At the moment, you can’t always get what you want, when you want it, depending on timing and local availability. But you can have a go at growing your own vegetables, albeit on a small scale, provided that you have access to a windowsill which receives at least some sunlight.
The picture is of marrowfat peas, the kind that is bought dried, soaked overnight and made into mushy peas. However, if you plant them after soaking you can grow them instead for a supply of pea shoots. Press them closely together in a shallow container full of compost without drainage holes (discarded food packaging will do), and leave them to grow. Even if some peas are placed upside down, the root will emerge and find its way into the soil to anchor the plant. Then the first leaves will emerge – the cotyledons which are contained within the seed itself – before the first true leaves emerge.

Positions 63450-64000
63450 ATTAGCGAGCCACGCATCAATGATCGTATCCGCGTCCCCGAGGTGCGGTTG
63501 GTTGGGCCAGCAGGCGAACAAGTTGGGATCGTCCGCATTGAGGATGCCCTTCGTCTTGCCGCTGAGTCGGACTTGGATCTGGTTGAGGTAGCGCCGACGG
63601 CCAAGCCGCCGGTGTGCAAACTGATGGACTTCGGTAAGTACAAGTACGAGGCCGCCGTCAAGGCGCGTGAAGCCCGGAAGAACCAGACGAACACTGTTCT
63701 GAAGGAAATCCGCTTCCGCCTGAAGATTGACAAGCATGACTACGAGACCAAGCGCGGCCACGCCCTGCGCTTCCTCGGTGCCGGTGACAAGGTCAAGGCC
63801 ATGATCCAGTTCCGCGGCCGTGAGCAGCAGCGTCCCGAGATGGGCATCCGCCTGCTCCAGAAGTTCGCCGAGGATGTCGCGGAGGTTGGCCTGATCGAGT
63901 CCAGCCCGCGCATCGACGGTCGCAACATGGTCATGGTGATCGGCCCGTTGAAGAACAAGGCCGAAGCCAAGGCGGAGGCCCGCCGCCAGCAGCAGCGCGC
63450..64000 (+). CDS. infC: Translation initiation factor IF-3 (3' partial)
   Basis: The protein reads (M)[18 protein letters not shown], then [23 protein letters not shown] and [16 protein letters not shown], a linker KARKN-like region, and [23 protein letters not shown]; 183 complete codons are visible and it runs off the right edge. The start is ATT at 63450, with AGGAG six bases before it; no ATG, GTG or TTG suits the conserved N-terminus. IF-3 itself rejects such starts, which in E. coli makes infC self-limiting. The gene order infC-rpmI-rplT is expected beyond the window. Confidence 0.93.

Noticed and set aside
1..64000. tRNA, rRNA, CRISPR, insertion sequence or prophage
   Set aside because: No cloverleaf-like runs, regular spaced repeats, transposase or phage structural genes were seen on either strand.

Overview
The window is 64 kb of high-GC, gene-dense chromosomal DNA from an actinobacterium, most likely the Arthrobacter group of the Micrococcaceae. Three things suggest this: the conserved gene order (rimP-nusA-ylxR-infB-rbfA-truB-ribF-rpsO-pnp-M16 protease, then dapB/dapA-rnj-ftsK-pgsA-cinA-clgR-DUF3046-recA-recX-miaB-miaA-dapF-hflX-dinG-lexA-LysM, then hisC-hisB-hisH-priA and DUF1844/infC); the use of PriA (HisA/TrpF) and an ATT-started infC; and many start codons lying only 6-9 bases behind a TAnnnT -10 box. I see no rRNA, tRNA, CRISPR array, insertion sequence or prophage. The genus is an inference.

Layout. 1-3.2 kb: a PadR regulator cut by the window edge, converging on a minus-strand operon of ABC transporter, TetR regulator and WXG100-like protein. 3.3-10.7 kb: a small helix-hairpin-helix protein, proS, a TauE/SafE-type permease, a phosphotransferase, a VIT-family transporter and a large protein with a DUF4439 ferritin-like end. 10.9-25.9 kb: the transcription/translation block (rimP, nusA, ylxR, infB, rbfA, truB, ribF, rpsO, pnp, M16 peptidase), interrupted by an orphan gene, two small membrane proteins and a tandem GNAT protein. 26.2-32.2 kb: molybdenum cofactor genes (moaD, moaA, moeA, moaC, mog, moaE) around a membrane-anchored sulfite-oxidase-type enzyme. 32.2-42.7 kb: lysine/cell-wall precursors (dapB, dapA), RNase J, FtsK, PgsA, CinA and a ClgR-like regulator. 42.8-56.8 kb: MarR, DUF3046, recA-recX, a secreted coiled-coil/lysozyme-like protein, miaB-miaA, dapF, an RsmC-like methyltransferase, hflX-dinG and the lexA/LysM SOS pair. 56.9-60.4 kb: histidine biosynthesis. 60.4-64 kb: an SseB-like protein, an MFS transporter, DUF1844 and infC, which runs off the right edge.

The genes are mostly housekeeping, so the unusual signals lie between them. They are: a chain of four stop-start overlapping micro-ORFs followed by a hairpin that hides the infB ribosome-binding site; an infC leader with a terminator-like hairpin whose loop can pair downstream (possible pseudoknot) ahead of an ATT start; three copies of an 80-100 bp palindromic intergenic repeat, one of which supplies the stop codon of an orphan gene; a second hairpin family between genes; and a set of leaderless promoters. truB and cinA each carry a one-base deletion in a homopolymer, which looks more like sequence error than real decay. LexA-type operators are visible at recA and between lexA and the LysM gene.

When the plant is about 4″ tall, it can be snipped off and sprinkled over a salad, tossed into a soup just before serving to add interest or put on a sandwich for flavour and texture. If you leave them to grow too tall, the stems become stringy, so eat them young. The peas in this picture were, it is true, helped along by being placed in a heated propagator; but when the warm weather comes, the ambient temperature will be sufficient to ensure they germinate without going mouldy which is what happens when it is too cold.
These ones may look a bit ropy, but this is actually the second cropping. the shoots having already been harvested once. If you don’t cut too low, there is every chance of a second crop if the plants are watered and kept warm enough.
Other culinary seeds such as fenugreek and brown mustard can be sprouted in this way. It is also worth trying to grow micro-greens from leftover food seeds you have at home such as beetroot, cabbage and cauliflower, for an authentic Shoreditch experience (as was). Just remember these have a delicate flavour which would be destroyed by cooking, so add them to the dish right at the end.
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